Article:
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Friday, November 06, 2015

Poetry Friday--"Subway"

Here's a simple poem with a powerful message I think. It's by poet David Ignatow, and is found in Wherever Home Begins: 100 Contemporary Poems selected by Paul B. Janeczko [YA 811.54 WHE]:

I thought that if he could stoop
to pick out rubbish, each piece
placed in his bag--a tedious job
in front of crowds, all day
the trains at a steady roar,
the lighting dim, the air stagnant--
from bin to bin, searching
to the bottom for gum wrappers,
crumpled newspapers, torn sandwich
bags, cigarette stubs, particles
clinging to his fingers. All this
without a word, bending
at the foot of a steel pillar,
it was not too much for me
to be witness.

No words needed.

The Poetry Friday Round-Up is taking place at Write. Sketch. Repeat.

Photo courtesy Library of Congress.


  1. Thanks for sharing this powerful poem, Diane. Those last lines are thought-provoking—the poem allows the reader to be witness, too. I will search for this book.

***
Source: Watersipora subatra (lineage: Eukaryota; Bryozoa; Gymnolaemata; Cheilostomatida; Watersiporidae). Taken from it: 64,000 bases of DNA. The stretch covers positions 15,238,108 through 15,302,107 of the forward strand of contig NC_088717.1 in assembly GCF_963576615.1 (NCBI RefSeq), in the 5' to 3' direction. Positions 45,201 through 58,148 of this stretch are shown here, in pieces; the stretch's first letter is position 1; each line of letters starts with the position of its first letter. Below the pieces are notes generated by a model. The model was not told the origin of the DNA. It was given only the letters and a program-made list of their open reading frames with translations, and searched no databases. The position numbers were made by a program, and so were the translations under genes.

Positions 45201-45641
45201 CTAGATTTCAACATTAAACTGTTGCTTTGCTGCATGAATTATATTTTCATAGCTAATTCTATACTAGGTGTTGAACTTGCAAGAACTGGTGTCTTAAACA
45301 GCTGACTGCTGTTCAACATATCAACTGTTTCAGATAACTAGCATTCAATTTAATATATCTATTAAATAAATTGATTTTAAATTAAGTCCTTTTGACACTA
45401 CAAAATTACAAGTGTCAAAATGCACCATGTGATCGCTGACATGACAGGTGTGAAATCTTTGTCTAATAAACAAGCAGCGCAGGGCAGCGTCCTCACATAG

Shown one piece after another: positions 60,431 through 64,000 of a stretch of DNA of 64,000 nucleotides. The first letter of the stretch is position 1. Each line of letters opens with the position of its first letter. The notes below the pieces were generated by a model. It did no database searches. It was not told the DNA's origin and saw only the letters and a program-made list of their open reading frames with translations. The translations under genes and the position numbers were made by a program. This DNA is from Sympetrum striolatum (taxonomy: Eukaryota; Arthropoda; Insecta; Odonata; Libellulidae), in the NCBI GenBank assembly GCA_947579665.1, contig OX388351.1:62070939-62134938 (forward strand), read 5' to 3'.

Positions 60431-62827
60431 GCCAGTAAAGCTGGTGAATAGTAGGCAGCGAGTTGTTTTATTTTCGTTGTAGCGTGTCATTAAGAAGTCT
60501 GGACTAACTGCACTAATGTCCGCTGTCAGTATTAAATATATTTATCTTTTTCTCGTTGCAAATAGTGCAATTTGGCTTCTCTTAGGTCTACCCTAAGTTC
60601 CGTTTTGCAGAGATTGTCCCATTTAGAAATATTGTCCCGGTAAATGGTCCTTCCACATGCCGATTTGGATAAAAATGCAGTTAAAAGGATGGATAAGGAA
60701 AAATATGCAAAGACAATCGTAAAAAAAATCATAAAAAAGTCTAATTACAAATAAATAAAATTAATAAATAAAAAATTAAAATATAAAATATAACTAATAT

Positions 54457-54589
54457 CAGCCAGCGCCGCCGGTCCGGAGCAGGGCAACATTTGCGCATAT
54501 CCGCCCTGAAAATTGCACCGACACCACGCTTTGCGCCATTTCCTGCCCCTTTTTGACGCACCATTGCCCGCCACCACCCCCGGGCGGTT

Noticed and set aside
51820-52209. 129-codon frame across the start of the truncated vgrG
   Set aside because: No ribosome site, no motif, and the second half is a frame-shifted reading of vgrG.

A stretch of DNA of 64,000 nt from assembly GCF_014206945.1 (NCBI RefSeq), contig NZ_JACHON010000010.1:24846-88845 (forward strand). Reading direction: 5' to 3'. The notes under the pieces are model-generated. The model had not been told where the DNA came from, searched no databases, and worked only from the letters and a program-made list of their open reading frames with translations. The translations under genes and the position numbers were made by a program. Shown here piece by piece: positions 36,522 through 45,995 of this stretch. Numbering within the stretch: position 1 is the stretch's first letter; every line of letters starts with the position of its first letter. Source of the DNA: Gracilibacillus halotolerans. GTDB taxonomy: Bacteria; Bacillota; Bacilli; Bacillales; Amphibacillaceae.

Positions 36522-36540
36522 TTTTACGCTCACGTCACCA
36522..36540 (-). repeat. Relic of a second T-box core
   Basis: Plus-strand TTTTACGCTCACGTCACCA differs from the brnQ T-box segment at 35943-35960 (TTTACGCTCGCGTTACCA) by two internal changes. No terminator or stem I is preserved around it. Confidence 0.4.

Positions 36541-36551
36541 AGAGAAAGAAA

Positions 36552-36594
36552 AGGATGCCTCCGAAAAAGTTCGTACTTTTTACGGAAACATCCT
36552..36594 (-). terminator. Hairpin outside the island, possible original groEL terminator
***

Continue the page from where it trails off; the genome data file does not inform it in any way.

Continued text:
1. Hi Sheri! The book was published 20 years ago, but can probably be purchased second-hand.

  2. Nope. No words needed. (I have never ever been disappointed with a Janeczko anthology.)

    1. His original poems are quite fine, too!

  3. Tucking this one into my e-folder. Thanks, Diane.

    1. I'd like to peek into that folder!

  4. Thank you for sharing that "Subway" poem. Sub-title famous quote paraphrase: He also says respect who only stands, silently, and watches. Powerful. Image is haunting. Invites introspection/looking deep within. Hard to stare into...Facing truth of our prejudices is tough, too! ...God bless you.